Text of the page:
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The Best Gifts for 1-Year-Olds, According to Child Development Experts

You want toys that engage kids' imaginations and let them explore their world.

So you survived the first year of parenthood and maybe even got your kid to sleep through the night. Nice work! And seemingly overnight, you now have a toddling, babbling, drooling little person in your home who’s grabbing everything in sight and shoving it into their mouth. Twelve-month milestones vary wildly, which is why finding 1-year-old birthday and gifts can be tougher than changing a diaper while standing up. Gifts for 1-year-olds should, of course, be fun, but also help kids this age explore the world around them while mastering gross and fine motor skills.

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You want products like shape sorters or stacking toys — any toy that encourages problem-solving is a winner. And because kids are figuring out how stuff works, give them things that look like the real deal: Pretend food is a great example. Plus, you absolutely want to invest in toys like Duplo blocks that will grow with your kids, and are modular so toddlers don’t get bored. And you can never go wrong with books.

“From 1 to 2 years old, babies become ‘big kids’ — walking and talking. They increasingly want to do more for themselves and enjoy toys that give them a sense of independence and mastery. Think about stacking rings, simple knob puzzles, chunky toy cars and trains, big balls to toss, roll, kick and throw, and push-toys they can move,” says Rebecca Parlakian, the senior director of programs at Zero to Three.

One thing worth noting: The less a toy does, the more your child has to do with his or her imagination. And that’s what you want. Which is why this list is light on electronic and battery-powered toys that engage kids through hi-tech prowess — and loaded instead with beautiful and thoughtful design.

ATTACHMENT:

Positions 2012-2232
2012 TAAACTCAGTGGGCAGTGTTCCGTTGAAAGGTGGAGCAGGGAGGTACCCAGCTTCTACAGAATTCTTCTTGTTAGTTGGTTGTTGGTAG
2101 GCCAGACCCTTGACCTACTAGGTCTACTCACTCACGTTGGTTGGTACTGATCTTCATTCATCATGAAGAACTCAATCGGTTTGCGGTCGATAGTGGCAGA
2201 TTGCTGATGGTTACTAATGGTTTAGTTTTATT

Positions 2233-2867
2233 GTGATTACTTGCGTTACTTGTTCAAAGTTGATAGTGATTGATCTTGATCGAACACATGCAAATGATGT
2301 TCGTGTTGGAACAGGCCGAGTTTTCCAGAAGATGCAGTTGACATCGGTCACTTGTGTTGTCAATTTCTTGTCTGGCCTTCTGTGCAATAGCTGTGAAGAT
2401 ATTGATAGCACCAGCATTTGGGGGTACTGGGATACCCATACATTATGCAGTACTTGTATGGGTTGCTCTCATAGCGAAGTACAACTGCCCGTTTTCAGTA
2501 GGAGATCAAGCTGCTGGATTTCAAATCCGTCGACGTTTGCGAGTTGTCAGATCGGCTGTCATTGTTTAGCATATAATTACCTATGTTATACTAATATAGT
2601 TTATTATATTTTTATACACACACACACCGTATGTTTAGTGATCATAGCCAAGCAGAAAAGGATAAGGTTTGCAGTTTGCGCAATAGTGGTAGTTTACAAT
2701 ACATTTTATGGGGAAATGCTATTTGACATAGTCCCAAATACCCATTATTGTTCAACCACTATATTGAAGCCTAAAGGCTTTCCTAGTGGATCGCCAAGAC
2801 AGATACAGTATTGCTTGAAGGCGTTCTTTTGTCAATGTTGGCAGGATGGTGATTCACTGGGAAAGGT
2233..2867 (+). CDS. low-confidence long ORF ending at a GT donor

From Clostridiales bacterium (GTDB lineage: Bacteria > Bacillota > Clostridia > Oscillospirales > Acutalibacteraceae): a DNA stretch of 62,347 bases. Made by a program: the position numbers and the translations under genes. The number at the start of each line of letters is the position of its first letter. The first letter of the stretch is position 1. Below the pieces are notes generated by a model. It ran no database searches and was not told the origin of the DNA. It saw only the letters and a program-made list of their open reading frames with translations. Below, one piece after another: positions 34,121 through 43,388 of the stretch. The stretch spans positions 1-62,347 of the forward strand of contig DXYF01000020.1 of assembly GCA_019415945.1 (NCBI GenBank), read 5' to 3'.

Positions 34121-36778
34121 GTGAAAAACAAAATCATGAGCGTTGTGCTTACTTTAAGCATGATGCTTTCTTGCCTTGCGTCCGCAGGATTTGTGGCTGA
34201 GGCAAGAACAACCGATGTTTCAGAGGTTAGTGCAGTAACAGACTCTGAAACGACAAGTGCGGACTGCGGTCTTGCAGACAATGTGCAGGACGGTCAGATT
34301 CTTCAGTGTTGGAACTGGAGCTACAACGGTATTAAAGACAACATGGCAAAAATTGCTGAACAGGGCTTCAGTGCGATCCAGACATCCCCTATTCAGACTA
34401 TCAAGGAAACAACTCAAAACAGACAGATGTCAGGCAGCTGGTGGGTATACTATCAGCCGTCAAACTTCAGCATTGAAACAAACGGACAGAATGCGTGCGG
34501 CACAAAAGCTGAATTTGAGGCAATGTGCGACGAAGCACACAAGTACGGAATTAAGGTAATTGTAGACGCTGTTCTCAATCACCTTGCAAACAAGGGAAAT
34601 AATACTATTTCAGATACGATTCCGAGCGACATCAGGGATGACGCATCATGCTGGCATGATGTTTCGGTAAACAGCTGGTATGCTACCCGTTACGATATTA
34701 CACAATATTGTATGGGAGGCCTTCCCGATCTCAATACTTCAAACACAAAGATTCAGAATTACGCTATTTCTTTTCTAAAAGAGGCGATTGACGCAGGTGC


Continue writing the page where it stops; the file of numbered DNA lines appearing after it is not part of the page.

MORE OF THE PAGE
The Best Toys for 1-Year-Olds

When kids press the blocks together, they stick together. Imagine that! Not only does it making building big things that much easier, but it also really works their reflexes.

Crawlers can push this multi-faceted toy, while walkers can pull it along. And it's also a shape sorter, with three differently shapes holes so toddlers can learn about colors and how things go together.

Birds and bunnies, oh my! This train is made up of three wagons that kids can push or pull, and they stack 17 blocks, along with the animals, so everything stays safely in place when the caboose hits the road.

A sweet toy that helps kids with hand-eye coordination and the development of fine motor skills, this one has them placing soft birds inside a soft, colorful birdhouse.

One of our favorite toys, this one is a sensory sensation that lets kids explore shapes and colors while also burning off some energy. Kids play with 60 soft plastic balls, that come in two sizes and six colors. And when they're done, the balls zip up inside the turtle.

Toddlers learn about cause and effect when they shake each of these blocks, because each one makes a different sound. They hear squeaks, rattles, and clicks. And they can practice pushing them around, too.

Here's how kids learn about cause and effect: They press a key on the piano and hear the corresponding sound.